The shells are singing as we sing our vespers,

No moment is unscarred, there is no pause,

In every instant bloodied innocence

Falls to the weary earth, and whilst we stand

Quiescence ends again in acquiescence,

And Abel’s blood still cries in every land.

One silence only might redeem that blood

Only the silence of a dying God.

Malcolm Guite



 “Do this in memory of me”

These words of Christ at the Last Supper were more than a simple command to commemorate. They are a call to awakening that in this life this important historical figure, Jesus of Nazareth, has left his mark on the world. As we come to the altar to follow this command the effects of that first Good Friday are not only called to mind, but are brought to effect having a direct bearing on our lives.

This Month of the Holy Souls is a particular time where we recall with an act of memory those who have gone before us from this life and have left their mark, directly or indirectly. It is good that we should have a season of the year for remembrance a time when we feel that that veil between time and eternity is thin, and we can sense that a greater and wider communion of saints to which we belong. The Church has settled this feast on a time in the turning of the year when the pre-Christian Celtic religions were accustomed to think of and make offerings for the dead. The Church kept the day, but it changed the custom.

The greatest and only offering, to redeem both living and dead, has already been made by Christ, and if we want to celebrate our loving connection on both sides of the veil, we need only now to make gifts for and to the living.

Today we especially ‘remember’ those who have given their lives through war in service of our country. They have left home and family often to foreign lands in the search of justice, freedom and peace; the effects of which we feel in our society today. The world could have been a very different place for us without their sacrifice, which cannot and should not be forgotten.

The memories we recall this Remembrance Sunday should spur us forward in the search for true harmony and peace throughout the world. As the Lord commanded the apostles to “Do this in memory of me” we gather this day praying for the graces of the great sacrifice of Calvary to engulf the whole world that we may live in the harmony for which Christ prayed; and to our fallen we say “We will remember them”.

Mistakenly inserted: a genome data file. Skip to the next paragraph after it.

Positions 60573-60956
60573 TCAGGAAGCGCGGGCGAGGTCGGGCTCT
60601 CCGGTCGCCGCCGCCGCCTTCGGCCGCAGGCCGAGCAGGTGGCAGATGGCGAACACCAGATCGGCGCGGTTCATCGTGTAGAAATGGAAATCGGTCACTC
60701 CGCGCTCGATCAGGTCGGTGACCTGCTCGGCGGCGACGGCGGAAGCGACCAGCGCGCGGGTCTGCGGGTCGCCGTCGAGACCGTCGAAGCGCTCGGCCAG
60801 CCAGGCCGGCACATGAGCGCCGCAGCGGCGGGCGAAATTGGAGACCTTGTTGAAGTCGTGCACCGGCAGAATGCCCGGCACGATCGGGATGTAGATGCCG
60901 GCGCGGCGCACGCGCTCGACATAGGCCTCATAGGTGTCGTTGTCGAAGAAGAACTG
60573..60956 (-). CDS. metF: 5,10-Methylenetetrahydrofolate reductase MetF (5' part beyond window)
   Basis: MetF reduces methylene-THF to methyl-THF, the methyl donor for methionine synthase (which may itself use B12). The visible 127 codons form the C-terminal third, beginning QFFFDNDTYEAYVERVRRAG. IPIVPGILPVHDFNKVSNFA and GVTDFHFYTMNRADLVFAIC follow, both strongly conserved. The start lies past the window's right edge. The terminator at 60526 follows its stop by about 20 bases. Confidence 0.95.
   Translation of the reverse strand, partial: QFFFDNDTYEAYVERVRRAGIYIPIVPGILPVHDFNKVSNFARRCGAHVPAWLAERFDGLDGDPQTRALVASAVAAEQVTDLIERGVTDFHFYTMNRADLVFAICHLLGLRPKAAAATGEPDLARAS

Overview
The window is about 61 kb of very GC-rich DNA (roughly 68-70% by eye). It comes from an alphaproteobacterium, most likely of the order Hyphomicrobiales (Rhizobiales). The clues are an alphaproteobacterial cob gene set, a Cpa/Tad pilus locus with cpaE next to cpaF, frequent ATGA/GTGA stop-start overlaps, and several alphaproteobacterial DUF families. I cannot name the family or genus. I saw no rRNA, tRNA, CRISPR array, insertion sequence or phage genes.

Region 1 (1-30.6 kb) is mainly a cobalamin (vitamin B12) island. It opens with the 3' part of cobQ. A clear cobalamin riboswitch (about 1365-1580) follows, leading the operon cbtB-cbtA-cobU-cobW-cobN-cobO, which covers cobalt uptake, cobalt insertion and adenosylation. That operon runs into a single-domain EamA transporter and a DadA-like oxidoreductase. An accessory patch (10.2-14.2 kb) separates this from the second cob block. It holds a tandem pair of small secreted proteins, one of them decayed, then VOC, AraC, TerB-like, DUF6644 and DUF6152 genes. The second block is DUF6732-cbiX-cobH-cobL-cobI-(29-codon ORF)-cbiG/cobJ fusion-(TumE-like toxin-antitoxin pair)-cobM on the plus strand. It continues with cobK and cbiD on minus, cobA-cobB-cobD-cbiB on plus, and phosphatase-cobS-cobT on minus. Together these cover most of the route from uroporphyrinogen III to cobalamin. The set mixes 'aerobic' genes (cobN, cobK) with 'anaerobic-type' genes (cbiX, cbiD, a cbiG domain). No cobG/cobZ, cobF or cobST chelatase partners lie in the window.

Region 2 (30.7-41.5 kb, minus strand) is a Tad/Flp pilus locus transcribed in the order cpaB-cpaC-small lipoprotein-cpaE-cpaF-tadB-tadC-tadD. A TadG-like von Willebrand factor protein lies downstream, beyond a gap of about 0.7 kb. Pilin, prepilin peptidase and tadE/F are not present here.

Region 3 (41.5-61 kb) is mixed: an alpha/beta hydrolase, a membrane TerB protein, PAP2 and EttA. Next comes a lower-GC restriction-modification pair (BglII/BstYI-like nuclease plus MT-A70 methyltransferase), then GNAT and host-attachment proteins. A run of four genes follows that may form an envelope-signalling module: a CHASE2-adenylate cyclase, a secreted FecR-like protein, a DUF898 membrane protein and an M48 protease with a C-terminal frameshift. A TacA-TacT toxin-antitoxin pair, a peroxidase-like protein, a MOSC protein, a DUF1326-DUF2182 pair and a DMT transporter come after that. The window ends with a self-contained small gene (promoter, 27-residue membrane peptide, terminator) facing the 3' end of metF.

With Kind Regards and every prayer.

Revd. Stephen Monk

(Rector Darley Dale, South Darley & Winster.)


Stephen has put the following together so that we may take part in an Act of Remembrance even in our own homes.


Act of Remembrance 2020

Adapted for the Covid19 Special Measures

Revelation Chapter 21 Then I saw a new heaven and a new earth; for the first heaven and the first earth had passed away, and the sea was no more. And I saw the holy city, the new Jerusalem, coming down out of heaven from God, prepared as a bride adorned for her husband. And I heard a loud voice from the throne saying, ‘See, the home of God is among mortals. He will dwell with them; they will be his peoples, and God himself will be with them; he will wipe every tear from their eyes. Death will be no more; mourning and crying and pain will be no more, for the first things have passed away. ‘And the one who was seated on the throne said, ‘See, I am making all things new.’ Also, he said, ‘Write this, for these words are trustworthy and true.’ Then he said to me, ‘It is done! I am the Alpha and the Omega, the beginning and the end. To the thirsty I will give water as a gift from the spring of the water of life. Those who conquer will inherit these things, and I will be their God and they will be my children.

Pause to think about those named on our War Memorial.


They shall grow not old,
as we that are left grow old;
age shall not weary them,
nor the years condemn.

At the going down of the sun and in the morning,
we will remember them.

We will remember them.   


Two Minute Silence


Ever-living God
we remember those whom you have gathered
from the storm of war into the peace of your presence;
may that same peace calm our fears,
bring justice to all peoples
and establish harmony among the nations,
through Jesus Christ our Lord.

When you go home tell them of us and say, for your tomorrow we gave our today.

I believe in the sun,
even when it does not shine.
I believe in love,
even when I cannot feel it.
I believe in God,
even when he is silent.

The Cenotaph Charlotte Mew, 1919 first published 1919

Not yet will those measureless fields be green again

Where only yesterday the wild sweet blood of wonderful youth was shed;

There is a grave whose earth must hold too long, too deep a stain,

Though for ever over it we may speak as proudly as we may tread.

But here, where the watchers by lonely hearths from the thrust of an inward sword have more slowly bled,

We shall build the Cenotaph: Victory, winged, with Peace, winged too, at the column’s head.

And over the stairway, at the foot—oh! here, leave desolate, passionate hands to spread

Violets, roses, and laurel with the small sweet twinkling country things

Speaking so wistfully of other Springs

From the little gardens of little places where son or sweetheart was born and bred.

In splendid sleep, with a thousand brothers

To lovers—to mothers

Here, too, lies he:

Under the purple, the green, the red,

It is all young life: it must break some women’s hearts to see

Such a brave, gay coverlet to such a bed!

Only, when all is done and said,

God is not mocked and neither are the dead.